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Learn Karate From Book?
Books, videos, and CD-ROMs are useful tools for aiding your martial arts education.
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"Learn karate from book?" says a bemused Mr. Miyagi at the beginning of the movie Karate Kid. Young Danny, having moved out West with his single mom, can't afford to take karate lessons, and so he resorts to training himself at home. Yet from the look on Mr. Miyagi's face, we in the audience know he doesn't approve.

Can books, videos, and other training aids really help?

Nothing Replaces Sensei

I believe that you can't learn martial arts, at least when starting out, without an experienced instructor guiding you and critiquing your technique. As a beginner, the complex moves and foreign concepts of the martial arts are difficult to learn--even with an instructor watching you train. Learning by yourself would be impossible. How would you know if you're executing a technique correctly?

Unlike other sports, like football, track, bowling, or golf, there is no immediate feedback as to the effectiveness of your technique in the martial arts. If your bowling technique is bad, your ball goes into the gutter. If your high jump technique is bad, you can't clear the bar. In martial arts, besides getting into a fight and either winning or losing, you usually can't discern for yourself whether your techniques are "correct" or not. Breaking is one test, but as Bruce Lee always said, "Boards don't hit back," and as such breaking measures just offensive ability. You need someone watching you--who knows what to look for--and who will tell you what you're doing wrong.

Benefits of Study Aids

Once you've gotten beyond the beginner stage, and have a solid base of fundamentals (like stance, movement, and basic blocking, striking, or grappling), it's possible to get a lot out of books, videos, and other study aids. Here's what you can gain:

  • Reference for Techniques: Books and videos and now CD-ROMs serve as excellent references for techniques and in particular, forms or kata. I remember trying to memorize the various shotokan karate kata: Heian 1-5, Tekki Shodan and Nidan, Bassai Dai, etc, and finding it hard to practice on my own without a reference work to consult when I forgot a move. Videos, like the Ertl/Bendickson tapes reviewed on this site, are even better, as they can show pauses and speed of transitions that books can't.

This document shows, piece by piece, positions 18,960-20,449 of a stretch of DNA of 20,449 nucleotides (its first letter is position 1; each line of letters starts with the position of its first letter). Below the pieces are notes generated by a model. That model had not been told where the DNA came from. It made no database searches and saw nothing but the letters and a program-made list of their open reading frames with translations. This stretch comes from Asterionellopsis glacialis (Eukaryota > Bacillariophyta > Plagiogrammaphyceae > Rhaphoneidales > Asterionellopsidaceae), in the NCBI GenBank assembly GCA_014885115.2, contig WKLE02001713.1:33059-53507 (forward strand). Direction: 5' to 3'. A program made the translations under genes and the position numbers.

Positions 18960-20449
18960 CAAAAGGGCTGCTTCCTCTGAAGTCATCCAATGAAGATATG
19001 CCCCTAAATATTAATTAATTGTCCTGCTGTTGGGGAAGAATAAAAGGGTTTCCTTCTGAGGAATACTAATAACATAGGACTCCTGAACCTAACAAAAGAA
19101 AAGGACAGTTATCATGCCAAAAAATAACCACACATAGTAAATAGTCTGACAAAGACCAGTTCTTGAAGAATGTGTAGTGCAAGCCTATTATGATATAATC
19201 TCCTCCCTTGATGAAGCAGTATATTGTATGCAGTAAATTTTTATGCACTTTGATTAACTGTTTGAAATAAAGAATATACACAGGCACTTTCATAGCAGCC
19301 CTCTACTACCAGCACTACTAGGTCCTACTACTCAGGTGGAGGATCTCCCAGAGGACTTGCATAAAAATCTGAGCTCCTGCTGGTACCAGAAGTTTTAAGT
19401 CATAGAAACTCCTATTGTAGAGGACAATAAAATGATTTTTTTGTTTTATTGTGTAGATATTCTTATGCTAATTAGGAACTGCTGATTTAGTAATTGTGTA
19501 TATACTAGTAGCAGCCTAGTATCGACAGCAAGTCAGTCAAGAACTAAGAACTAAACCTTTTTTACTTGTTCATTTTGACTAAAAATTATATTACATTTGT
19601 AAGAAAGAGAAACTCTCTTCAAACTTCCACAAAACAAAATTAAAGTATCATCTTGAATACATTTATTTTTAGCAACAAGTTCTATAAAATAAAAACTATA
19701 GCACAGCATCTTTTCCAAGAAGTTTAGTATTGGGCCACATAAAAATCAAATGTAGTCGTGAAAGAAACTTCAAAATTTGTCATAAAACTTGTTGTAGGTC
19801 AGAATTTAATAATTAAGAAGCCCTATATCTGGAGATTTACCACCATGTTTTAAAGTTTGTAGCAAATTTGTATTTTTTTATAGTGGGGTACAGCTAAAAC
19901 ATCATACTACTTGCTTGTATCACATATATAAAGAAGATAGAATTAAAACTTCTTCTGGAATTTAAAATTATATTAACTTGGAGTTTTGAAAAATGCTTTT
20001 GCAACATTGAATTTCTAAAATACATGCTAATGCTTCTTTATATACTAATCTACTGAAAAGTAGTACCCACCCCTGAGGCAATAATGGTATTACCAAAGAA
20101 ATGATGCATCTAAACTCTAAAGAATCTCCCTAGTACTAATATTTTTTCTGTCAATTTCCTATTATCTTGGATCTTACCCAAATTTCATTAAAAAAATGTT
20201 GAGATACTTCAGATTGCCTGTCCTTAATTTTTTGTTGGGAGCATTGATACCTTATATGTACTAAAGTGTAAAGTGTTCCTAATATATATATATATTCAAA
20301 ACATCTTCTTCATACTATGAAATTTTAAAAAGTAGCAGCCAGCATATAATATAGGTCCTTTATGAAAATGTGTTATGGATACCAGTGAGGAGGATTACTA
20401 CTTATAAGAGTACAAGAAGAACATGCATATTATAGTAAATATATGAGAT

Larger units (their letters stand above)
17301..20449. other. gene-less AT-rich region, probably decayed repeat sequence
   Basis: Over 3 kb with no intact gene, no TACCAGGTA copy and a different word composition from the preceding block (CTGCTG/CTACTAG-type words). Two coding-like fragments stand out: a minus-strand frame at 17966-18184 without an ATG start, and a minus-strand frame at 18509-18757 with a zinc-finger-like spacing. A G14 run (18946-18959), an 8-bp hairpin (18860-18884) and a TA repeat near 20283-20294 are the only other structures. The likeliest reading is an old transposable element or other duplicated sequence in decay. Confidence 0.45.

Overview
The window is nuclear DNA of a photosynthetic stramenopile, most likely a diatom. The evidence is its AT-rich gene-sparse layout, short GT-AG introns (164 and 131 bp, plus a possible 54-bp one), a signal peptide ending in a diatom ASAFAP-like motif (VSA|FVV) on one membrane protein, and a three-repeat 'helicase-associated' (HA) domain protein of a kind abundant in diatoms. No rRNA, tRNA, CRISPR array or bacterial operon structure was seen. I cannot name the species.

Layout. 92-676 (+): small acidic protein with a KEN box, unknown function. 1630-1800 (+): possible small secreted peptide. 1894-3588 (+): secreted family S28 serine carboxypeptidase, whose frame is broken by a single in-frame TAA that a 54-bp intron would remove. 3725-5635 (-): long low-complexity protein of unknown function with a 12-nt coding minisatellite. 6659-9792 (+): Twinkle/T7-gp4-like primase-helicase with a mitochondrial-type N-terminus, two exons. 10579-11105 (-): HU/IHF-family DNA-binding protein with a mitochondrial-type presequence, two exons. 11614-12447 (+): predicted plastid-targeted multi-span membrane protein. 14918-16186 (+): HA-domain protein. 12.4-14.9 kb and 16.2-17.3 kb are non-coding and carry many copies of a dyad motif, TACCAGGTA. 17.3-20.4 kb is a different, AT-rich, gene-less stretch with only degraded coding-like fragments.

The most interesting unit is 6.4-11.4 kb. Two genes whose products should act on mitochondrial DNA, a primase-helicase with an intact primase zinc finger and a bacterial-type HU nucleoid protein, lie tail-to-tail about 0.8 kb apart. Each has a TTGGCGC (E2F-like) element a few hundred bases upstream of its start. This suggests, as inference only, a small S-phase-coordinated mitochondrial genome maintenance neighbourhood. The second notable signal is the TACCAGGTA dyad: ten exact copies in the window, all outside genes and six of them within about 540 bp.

• Learning New Arts: Lots of folks write in asking about martial arts that aren't taught in their area. For some folks, there just isn't any way that they can train with an instructor--they live in a part of the world near just a few martial arts schools. For these students, exploring other martial arts through books or videos is the only way they'll get to learn techniques of those martial arts.
  • "Training" with Famous Instructors: Books and videos produced by "name" instructors gives you a chance to view how the "experts" do it. Granted, your local instructor is probably teaching you all you need to know. But perhaps you'd like to see Rorion and Royce Gracie perform Brazilian jiu-jitsu--except for seminars or traveling to Torrance, California, videos is the only way you'll get to "train" with the Gracies.
  • Repetition: Books and videos allow you to follow kata (forms) over and over--it's like asking your instructor to demonstrate the kata over and over again until you've memorized it.
  • "Offline" Training: Books and videos also allow you to train outside the dojo (training hall). Combined with visualization techniques, this "offline" learning gives you additional training beyond what you get in class. Even if you're sick or too injured to physically train, you can keep up with your martial arts education through these study aids.
  • Tips and Tricks: Books and videos can also provide tips, tricks, drills, and exercises beyond what you learn in your classes. These additional ways of learning can help you learn your martial art faster and easier than by just taking your classes alone. It's a lot like using study guides for geometry or history, or watching the movie version of the book you need to read for English Lit. Sometimes a different way of approaching the same material can help.

Still Need a Partner

Even with the best books and videos, it still helps to physically work on the new techniques and forms with a partner. Although your partner might be a peer or even a junior student, he or she can follow the material with you and give you feedback on what would work and what wouldn't.

We'd all like to learn martial arts The Matrix way: lean back in a comfy chair, close your eyes, and wake up saying, "Whoa! I know kung fu!". But we all know that a martial arts education requires real training and real work. You can't learn martial arts just by reading a book. But with the right books, videos, and other training tools, you can augment your training and attain mastery. Train hard!

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